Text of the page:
as ordinary as a hot cup of tea
a big sigh taken without thought,
black woolen gloves for cold hands
warmth radiating from a wood stove
ordinary moments that sneak up to become…life
waking one winter morning
dawn shines through bedroom window
sharp blades of light slice through
slumber, a beacon of
courage seeking a new day
working on a short wintry afternoon
outside my office window,
robin perches on bare branches of a red bud tree
stares back at me with a question in its black eyes
maybe singing, are we there yet?
walking outside one chilly evening
the moons iridescent ring grabs and shoots me
to the stars and back, to loom among the oak crowns,
a screech owl woman
bursting with mystery, calling for change
wondering, that after 27 years
your sweet smile flashes and sparks
sends shivers up my spine
stokes a fire that’s not been quenched
asking why would we want to rush these things?
grace finds us in odd moments
maybe on some ordinary morning
departs from us not where we are found
instead, transports us to uncharted realms
leaving no footprints behind
when is a smile more than a smile, a robin more than a bird,
the moon’s ring an uncanny passage,
morning sunlight a wake-up call and
when we pause to listen…
the ordinary may sound like a chorus of hallelujah
© January 20, 2016
Perhaps you are like me. All my life I have been told “I am too sensitive”, “too intense”, or “just too something. As a child I took that in as there was something wrong with me, that I needed to cover, adapt, or pretend better. Now as an adult I am finding that these traits can be gifts. They help me to write, to be intuitive, to care about people, to be deliberate in my way of speaking.
With psychological tests I seemed to perch on the edge, neither completely introspective or extroverted. I like people, and I need quiet time to recharge and come back to balance. With all the recovery work I have done, therapy I have undergone, meditations I have focused on there was still a place that felt broken inside. I often asked myself why couldn’t I stop being hyper alert, stop being overwhelmed so easily, stop caring so much about others.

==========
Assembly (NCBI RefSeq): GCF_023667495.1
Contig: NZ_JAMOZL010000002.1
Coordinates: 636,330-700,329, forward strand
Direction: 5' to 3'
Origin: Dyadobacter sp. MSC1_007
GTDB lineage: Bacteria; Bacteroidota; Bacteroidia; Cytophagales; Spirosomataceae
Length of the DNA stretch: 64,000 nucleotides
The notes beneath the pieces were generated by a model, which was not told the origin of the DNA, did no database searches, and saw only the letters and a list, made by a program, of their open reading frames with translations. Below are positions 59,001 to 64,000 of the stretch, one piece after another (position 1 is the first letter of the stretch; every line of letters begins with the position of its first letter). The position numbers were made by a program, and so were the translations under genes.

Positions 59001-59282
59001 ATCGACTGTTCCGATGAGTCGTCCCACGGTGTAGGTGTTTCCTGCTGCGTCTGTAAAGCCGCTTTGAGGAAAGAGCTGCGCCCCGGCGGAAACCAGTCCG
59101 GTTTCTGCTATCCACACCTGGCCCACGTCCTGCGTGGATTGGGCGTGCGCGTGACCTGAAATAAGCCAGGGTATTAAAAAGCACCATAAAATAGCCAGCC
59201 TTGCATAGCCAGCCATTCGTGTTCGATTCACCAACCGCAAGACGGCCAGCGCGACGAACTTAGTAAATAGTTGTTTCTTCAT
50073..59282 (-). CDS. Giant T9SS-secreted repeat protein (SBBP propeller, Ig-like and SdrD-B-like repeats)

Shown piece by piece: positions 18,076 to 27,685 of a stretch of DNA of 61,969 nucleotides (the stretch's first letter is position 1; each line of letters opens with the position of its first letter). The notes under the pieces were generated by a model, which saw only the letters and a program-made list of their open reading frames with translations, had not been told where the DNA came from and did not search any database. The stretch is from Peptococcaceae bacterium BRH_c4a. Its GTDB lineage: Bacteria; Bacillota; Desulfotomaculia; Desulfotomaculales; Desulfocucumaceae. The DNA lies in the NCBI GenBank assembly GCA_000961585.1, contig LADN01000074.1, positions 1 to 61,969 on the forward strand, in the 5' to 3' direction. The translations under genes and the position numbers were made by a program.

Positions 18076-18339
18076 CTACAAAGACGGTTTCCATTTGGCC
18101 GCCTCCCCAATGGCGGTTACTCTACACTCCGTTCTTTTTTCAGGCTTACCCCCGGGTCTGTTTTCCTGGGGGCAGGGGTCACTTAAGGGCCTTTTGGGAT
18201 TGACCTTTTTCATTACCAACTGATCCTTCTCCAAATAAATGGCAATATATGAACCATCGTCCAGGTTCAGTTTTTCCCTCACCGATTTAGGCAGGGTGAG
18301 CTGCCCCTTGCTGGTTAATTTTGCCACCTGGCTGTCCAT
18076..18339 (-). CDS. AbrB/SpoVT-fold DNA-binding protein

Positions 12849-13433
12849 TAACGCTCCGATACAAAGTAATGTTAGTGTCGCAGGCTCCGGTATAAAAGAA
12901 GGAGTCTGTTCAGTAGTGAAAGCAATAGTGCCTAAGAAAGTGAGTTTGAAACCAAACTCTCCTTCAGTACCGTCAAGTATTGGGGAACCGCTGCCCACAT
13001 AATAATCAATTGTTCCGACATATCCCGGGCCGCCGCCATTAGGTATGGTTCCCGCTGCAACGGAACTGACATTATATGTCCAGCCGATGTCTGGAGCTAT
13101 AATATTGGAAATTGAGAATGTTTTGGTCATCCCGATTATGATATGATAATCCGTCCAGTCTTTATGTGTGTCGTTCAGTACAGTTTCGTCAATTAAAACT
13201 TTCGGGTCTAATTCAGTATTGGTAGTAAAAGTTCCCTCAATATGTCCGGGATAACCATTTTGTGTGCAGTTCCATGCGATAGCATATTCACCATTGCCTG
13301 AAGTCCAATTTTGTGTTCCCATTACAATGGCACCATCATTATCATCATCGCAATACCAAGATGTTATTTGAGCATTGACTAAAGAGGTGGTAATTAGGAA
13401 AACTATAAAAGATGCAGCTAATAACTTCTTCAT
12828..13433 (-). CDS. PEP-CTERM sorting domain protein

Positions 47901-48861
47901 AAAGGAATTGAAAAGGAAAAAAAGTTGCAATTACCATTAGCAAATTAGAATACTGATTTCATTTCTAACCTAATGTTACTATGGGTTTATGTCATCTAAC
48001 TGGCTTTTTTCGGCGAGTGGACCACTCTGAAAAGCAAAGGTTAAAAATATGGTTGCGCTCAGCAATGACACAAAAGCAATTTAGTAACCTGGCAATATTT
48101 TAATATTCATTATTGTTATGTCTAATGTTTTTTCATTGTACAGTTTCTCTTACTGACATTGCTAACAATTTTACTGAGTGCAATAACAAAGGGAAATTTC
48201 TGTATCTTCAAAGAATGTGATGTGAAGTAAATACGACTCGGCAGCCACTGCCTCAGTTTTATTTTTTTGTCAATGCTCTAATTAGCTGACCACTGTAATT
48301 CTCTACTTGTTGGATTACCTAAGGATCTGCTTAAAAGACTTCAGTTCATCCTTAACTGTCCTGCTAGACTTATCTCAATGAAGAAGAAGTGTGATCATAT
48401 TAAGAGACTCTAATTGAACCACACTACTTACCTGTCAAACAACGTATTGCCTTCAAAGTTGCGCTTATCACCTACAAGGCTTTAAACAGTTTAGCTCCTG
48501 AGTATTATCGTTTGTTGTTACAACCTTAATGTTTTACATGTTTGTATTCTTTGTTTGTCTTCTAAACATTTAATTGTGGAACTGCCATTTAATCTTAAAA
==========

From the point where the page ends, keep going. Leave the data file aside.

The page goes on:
Hearing the symptoms, taking the self-test, and discussing this with friends on FB I am accepting that I am and always have been a Highly Sensitive Person. There are positive attributes of Highly Sensitive Persons that can be remembered as DOES:
- Depth of processing.
- Over aroused (easily compared to others)
- Emotional reactivity and high empathy
- Sensitivity to subtle stimuli
Take a self test here on Oprah.com http://www.oprah.com/spirit/Am-I-Too-Sensitive-Highly-Sensitive-Person-Quiz
This is what I found: you’re a Highly-Sensitive Person (HSP)
With your hyperawareness come many strengths. HSPs consider matters deeply and often have unique and interesting perspectives. You are intuitive and tend to be an emotional leader (the first to be outraged by injustice, for example). But because you’re so tuned in to the subtleties of your surroundings, you can feel overwhelmed in chaotic environments. You’re not necessarily shy or introverted; you simply think more clearly when you’re not overstimulated—which is why navigating unfamiliar places and meeting many new people at once (think cocktail parties or client presentations) can be especially taxing. To avoid shutting down in such situations, it can help to prepare in advance. Rehearse what you want to say. Brainstorm conversation starters. Bring a friend for social support. Take frequent breaks. It’s crucial for HSPs to build downtime into their lives. Make rest a priority at least one day a week. Take time off every three months. Learn to meditate. And try not to overextend yourself when it comes to family and friends. Thanks to their affinity for reading other people’s emotions, HSPs frequently dole out more support than they can afford to give. To handle your physical sensitivities, choose decaf tea, coffee, and sodas. And carry a snack with you (preferably some form of protein) so you never get too hungry. Finally, keep in mind that HSPs tend to change careers several times. More than most people, you crave meaningful work—but a job that’s too stressful won’t make you happy. It may take several tries to find the right fit.